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At Aboukir and Acre
A Story of Napoleon's Invasion of Egypt
Excerpt: quarrelsome, I hope, on the strength of your fighting, Edgar?"
"No, sir, I hope not. I never had a fight at school except the one I had three months after I got there, and I only had that one row you speak of with a clerk. I don't think it would be fair, you see, to get into rows with fellows who have no idea how thoroughly I have been taught."
His father nodded.
"Quite right, Edgar. My ideas are that a man who can box well is much less likely to get into quarrels than one who cannot. He knows what he can do, and that, if forced to use his skill, he is able to render a good account of himself, and therefore he can afford to put up with more, than one who is doubtful as to whether he is likely to come well out of a fight if he begins one."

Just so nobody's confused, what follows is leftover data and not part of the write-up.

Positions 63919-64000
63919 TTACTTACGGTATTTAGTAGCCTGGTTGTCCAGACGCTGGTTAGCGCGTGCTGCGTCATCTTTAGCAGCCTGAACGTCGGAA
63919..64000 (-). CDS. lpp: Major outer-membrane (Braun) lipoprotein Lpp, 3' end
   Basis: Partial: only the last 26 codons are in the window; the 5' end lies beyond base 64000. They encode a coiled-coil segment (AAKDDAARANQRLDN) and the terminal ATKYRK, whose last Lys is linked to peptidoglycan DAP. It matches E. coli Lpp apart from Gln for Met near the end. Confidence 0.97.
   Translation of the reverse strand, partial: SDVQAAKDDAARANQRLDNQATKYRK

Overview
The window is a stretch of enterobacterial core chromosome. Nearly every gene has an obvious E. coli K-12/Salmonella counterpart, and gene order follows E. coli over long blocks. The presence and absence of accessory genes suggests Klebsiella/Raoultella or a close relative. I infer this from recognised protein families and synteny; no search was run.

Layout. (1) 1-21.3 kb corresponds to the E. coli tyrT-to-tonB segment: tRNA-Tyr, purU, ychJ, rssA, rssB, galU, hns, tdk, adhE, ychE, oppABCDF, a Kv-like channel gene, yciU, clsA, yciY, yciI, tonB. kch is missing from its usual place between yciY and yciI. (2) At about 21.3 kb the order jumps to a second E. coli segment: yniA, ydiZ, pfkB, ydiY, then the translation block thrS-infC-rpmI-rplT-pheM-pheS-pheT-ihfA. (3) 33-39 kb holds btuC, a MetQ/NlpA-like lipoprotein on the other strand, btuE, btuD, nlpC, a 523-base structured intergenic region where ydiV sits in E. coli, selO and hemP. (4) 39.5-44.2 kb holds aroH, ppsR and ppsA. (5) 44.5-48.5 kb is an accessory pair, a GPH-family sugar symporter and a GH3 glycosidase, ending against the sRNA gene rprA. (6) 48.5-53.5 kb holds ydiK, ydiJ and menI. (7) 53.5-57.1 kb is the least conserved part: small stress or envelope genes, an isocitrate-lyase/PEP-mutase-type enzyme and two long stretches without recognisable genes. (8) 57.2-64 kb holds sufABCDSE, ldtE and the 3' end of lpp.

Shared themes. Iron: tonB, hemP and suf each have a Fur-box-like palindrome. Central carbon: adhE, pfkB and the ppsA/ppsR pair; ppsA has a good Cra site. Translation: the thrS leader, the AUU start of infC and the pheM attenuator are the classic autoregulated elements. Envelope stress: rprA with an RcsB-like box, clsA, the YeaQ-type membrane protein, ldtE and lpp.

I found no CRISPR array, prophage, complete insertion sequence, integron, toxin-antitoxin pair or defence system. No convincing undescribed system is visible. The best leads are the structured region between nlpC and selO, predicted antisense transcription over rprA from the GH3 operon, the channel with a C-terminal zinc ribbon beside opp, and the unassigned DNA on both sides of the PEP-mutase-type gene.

Edgar found on his arrival at Alexandria that his mother and sisters were about to leave for England. Mrs. Blagrove had become seriously indisposed, the result, as she maintained, of the climate, but which was far more due to her indolent habits,